Another graduation brag alert!

I started working with students with autism 7 years ago and my very first year I began working with a boy named Nick. Nick quickly drew near and dear to my heart…he has Asperger’s Syndrome. Nick went through some very rough times over the years–even a suicide attempt. When we met, I was the lead instructor for a reading clinic for students with autism through the big medical school down here–after I left I lost touch w/ Nick for about 2 years. One day, my ex told me that Nick’s mom had found my number and called our old house–I called them back and they wanted to know if I would work with Nick privately from my home. I agreed and am still working with him (that was about 2 years ago). On Friday, I am SO proud to announce that Nick not only graduated from high school, but he did so with High Honor!!! I’m so proud I could burst!

It looks like I’ll continue to work with him through the early college years–especally those freshman English and Literature courses!

Congrats Cristy,

You should feel so proud…I too have a child with Asperger’s Syndrome he is 12 years old and if was not for his great teachers I don’t know how we could have managed…He is also in high honors in middle school and we have great dreams for him with help of all of his teachers… :thumbsup:


Keep your hopes high. :thumbsup:

I also have a son with Asperger’s. He is almost 21 now, and is doing very well studying computer science in college. He lived on campus for a while in an apartment with 3 other students, but has chosen to live with his dad this semester. I was glad that he had the experience of living on campus, but his grades suffered a bit during that time. Now that he is commuting, he is doing much better.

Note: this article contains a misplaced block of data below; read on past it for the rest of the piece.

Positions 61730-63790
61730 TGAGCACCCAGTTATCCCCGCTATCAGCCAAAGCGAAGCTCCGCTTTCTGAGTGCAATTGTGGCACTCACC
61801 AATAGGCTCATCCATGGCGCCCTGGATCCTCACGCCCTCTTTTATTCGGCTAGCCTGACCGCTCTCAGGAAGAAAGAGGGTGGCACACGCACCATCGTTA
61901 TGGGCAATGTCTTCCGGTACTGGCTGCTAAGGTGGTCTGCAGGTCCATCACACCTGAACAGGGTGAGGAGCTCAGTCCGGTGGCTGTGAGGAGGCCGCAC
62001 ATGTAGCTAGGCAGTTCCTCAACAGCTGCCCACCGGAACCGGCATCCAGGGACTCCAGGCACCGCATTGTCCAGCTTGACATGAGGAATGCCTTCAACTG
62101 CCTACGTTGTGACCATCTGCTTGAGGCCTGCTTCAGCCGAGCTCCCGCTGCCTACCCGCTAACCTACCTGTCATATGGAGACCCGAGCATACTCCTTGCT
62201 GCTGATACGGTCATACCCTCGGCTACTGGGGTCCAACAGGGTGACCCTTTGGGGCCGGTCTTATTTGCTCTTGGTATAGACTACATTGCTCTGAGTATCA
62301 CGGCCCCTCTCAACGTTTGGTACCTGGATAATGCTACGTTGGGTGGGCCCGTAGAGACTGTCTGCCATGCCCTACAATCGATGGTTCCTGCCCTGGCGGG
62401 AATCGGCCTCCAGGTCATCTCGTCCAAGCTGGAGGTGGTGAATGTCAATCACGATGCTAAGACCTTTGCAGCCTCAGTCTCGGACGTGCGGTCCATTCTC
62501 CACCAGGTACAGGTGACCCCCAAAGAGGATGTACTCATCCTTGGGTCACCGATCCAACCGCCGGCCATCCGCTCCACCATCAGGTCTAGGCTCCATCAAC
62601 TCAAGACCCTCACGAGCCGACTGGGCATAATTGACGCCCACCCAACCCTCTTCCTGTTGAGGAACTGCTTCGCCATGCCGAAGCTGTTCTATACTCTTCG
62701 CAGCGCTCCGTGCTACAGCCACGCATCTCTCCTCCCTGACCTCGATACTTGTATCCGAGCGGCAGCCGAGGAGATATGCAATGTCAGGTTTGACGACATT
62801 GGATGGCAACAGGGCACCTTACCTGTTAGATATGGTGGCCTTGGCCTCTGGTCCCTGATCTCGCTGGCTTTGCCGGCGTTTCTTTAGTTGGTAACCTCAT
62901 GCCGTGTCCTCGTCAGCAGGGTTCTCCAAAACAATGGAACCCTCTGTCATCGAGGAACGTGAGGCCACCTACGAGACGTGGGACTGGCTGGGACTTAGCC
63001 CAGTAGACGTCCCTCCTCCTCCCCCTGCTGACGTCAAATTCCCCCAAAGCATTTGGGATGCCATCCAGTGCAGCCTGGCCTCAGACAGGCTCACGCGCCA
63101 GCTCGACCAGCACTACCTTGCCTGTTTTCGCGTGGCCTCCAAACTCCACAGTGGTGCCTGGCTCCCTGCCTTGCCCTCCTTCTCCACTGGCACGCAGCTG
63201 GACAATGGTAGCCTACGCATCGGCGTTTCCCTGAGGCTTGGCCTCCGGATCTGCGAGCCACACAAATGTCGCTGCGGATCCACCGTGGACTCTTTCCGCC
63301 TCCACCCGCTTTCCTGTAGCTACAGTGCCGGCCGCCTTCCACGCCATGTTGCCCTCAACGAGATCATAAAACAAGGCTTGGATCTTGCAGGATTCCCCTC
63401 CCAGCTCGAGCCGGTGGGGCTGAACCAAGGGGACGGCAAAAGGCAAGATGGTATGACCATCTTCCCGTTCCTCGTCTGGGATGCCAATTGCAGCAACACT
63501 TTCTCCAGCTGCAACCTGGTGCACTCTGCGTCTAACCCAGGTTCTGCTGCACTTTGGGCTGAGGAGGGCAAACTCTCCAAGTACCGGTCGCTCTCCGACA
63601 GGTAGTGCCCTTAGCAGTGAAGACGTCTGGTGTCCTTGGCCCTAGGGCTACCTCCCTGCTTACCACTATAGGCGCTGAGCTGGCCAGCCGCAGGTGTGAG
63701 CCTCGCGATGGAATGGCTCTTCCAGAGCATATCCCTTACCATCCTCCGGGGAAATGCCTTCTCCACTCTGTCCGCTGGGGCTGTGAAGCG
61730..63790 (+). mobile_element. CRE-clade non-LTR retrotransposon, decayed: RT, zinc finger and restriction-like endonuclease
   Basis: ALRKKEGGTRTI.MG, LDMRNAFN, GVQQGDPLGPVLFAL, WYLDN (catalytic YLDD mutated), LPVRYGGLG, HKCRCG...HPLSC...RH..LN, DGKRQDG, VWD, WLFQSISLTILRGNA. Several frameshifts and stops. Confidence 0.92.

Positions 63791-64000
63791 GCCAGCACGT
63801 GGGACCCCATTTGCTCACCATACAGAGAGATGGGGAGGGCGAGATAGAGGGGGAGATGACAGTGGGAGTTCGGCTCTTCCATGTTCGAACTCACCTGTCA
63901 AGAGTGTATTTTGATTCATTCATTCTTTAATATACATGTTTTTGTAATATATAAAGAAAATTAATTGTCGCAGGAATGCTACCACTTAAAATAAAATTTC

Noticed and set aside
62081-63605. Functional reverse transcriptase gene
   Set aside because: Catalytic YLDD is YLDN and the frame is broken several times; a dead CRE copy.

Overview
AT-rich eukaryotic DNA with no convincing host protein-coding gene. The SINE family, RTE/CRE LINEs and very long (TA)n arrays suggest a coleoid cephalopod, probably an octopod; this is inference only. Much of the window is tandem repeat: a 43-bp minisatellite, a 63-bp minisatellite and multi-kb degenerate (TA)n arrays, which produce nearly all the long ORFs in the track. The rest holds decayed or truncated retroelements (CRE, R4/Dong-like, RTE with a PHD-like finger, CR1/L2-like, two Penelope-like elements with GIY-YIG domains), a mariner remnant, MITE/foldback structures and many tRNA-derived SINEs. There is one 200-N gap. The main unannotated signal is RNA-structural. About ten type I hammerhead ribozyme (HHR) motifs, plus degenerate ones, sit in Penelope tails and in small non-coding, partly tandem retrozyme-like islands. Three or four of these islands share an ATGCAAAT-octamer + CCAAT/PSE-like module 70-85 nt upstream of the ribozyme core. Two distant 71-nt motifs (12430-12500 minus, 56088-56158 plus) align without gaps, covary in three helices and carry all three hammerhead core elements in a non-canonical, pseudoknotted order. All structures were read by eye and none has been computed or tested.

(He graduated from high school with honors as well!)

Cristy, that is a wonderful story!! You should be very proud. We questioned for a time if my son might have Aspergers- he doesn’t-, but I read quite a bit of it during that time. How wonderful for Nick and his family that he has been able to have the support of someone like you to help him! :cheering:

:smiley: Cristy, how WONDERFUL!! You should be very, very proud, You have made quite an impact on his life :smiley:

That’s wonderful, Cristy!

That’s awesome Cristy!! :cheering:

:cheering: That warms my heart! So many people think that autism includes lack of intellect. It’s a shame, really. Your boy proved them wrong.

There is a young man at my school, kind of overweight, rather ‘odd’ in his Asperger’s way–the others often either shun him or make fun of him.

At our recent school Creative Arts show he got up there with his hair all cornrowed, in a cool suit and did an awesome rap that he wrote himself. The other students couldn’t get over it. He’s graduating this year, too–with his full Regents diploma. 3/4 of our other students opt for GED.

Asperger’s is a wonderful and odd disorder…I am captivated by it. I know many adults at various places along the spectrum and two of them have their PhD! I’m so proud of Nick b/c I knew he could do it…it’s been a long road and I know that college isn’t going to be easy for him but we’ll make it through. He will be living on campus beginning in the fall and commuting to my house once a week for tutoring. He’s really become a part of our family and I can’t imagine not having him around (to tell which candles I can burn in his presence and which ones “bother” him…to tell me about star wars for the 10 billionth time since we first met even though I tell him each time I’ve never seen it and am not interested…to ask me if I’ve finished the harry potter books yet, and on and on!!)

So funny to hear you describe the questions he asks. My son was a lot like that when he was younger.

Here is my son’s webpage:

:cheering: congratulations Cristy! and thank you for caring about and believing in him. the world needs more people like you! :cheering: